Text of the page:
Magazine article Times Educational Supplement

'A Lot of Parents Were Angry, So We Called the Police'

Magazine article Times Educational Supplement

'A Lot of Parents Were Angry, So We Called the Police'

Article excerpt

Headteacher speaks out on row over anti-homophobia lessons

Jamie Barry's description of the past few weeks as "difficult" is something of an understatement.

Earlier this month, police were called to the Birmingham primary where he is headteacher after a group of angry parents subjected him to an aggressive personal attack. An official from his union has said that it "appears to be a hate crime".

Now, speaking publicly for the first time since the incident, Mr Barry tells TES that the school will not back down on implementing the anti-homophobia lessons at the centre of the row. But he warns that schools need greater backing from the authorities if they are to successfully educate children about equality.

"Lots of parents think their children come to school to learn how to read and write," he says. "Some parents don't understand the wider curriculum and all the other things that come with it.

"This won't just be happening [here], it will be happening at lots of schools around the country and I think that there is some work for local authorities, Ofsted and the Department for Education to do with helping parents to understand the work that their children will be covering."

Welford Primary School decided to introduce the Challenging Homophobia in Primary Schools (Chips) programme after the institution became one of 21 Birmingham schools to receive an emergency Ofsted inspection, part of inquiries into the alleged "Trojan Horse" Islamic fundamentalist takeover plot.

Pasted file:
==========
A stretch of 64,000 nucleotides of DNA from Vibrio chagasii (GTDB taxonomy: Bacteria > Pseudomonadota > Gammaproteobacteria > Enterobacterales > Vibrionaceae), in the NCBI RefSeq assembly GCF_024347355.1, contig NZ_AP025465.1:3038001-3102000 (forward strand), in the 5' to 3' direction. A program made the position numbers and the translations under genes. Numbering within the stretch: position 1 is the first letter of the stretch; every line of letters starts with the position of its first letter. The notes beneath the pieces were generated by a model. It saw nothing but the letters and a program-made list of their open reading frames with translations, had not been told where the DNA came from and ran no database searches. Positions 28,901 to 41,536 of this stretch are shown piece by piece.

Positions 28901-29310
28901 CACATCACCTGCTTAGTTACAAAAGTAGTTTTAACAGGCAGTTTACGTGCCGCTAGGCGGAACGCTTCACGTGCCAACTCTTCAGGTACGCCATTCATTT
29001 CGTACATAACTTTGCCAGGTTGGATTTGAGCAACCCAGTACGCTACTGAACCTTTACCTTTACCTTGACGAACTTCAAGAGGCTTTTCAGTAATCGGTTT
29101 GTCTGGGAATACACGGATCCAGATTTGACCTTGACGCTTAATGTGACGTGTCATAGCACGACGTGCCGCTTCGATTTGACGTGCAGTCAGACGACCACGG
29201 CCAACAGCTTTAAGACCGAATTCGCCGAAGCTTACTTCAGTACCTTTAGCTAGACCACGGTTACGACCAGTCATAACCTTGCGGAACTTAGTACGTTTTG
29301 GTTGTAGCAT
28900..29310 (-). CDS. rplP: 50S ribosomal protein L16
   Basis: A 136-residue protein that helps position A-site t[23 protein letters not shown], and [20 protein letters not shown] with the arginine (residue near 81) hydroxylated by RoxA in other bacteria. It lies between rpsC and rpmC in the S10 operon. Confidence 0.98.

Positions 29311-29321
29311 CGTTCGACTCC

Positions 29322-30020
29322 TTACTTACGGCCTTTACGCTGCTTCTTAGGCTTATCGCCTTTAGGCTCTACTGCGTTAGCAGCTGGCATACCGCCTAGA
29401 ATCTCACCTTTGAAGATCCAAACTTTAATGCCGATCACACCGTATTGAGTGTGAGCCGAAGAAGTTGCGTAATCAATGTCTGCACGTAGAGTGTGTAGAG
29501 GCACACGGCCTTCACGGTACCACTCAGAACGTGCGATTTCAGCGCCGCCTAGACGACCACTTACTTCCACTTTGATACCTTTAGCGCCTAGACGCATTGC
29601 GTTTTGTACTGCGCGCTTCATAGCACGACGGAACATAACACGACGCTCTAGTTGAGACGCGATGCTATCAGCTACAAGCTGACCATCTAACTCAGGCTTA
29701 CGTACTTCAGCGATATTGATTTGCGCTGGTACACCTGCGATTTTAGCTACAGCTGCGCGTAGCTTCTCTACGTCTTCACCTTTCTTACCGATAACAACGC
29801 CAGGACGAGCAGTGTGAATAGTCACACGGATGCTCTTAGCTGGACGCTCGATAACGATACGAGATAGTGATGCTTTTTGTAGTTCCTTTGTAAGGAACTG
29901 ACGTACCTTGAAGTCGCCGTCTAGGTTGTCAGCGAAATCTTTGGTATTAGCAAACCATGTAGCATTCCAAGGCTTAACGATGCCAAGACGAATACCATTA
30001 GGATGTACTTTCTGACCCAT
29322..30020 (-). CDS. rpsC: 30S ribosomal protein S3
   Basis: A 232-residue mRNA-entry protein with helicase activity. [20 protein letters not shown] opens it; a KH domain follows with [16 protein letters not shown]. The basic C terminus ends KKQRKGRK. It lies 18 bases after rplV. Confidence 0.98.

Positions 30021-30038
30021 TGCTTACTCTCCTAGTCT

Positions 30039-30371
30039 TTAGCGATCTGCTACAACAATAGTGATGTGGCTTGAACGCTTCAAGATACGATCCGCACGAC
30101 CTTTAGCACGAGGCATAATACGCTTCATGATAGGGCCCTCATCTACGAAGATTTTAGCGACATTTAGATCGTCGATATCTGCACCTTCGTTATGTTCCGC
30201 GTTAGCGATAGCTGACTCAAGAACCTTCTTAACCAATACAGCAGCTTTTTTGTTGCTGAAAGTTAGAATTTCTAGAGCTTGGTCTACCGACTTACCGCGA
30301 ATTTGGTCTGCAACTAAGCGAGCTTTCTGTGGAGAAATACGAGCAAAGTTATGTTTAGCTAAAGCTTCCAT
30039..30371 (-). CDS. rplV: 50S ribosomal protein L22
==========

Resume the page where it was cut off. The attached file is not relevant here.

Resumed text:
The watchdog gave the primary, in the Handsworth area of the city, a largely clean bill of health but reported that "some pupils lack some confidence in discussing different types of families and relationships".

Mr Barry says the governors anticipated that "some parents would be unhappy" about their chosen solution, but they did not foresee the full level of opposition.

"We know that there are community views, whether it is religious views or cultural views, that don't agree with the act of homosexuality," he says. "But we were trying to be really clear with our parents that this isn't a scheme of work about homosexuality. It is about challenging discrimination and celebrating diversity."

Elly Barnes, the former music teacher behind Chips, says the scheme, backed by Birmingham City Council, includes 21 books that introduce the concept that "some families have two mums and some families have two dads".

"There is one called King and King where the queen decides the prince has to get married," she tells TES. "He doesn't fancy any of the princesses but one of the princesses brings along her brother. He says, 'What a wonderful prince', and they fall in love and they get married."

The level of resistance among Welford parents became clear when more than 100 turned up to a school forum meeting that would usually attract no more than 20.

As the meeting progressed, senior staff decided to call for outside help. "We knew there were a lot of parents with a lot of anger and we felt that it might help to have some police there in case it did escalate even further," Mr Barry says. "I removed myself from the situation because of the anger and the personal remarks which were made towards me."

Anxious to move on, Mr Barry will not give any more detail about what happened except to say that the behaviour was "wholly inappropriate".

"It wasn't all of the parents that arrived that caused the problem," he stresses. …

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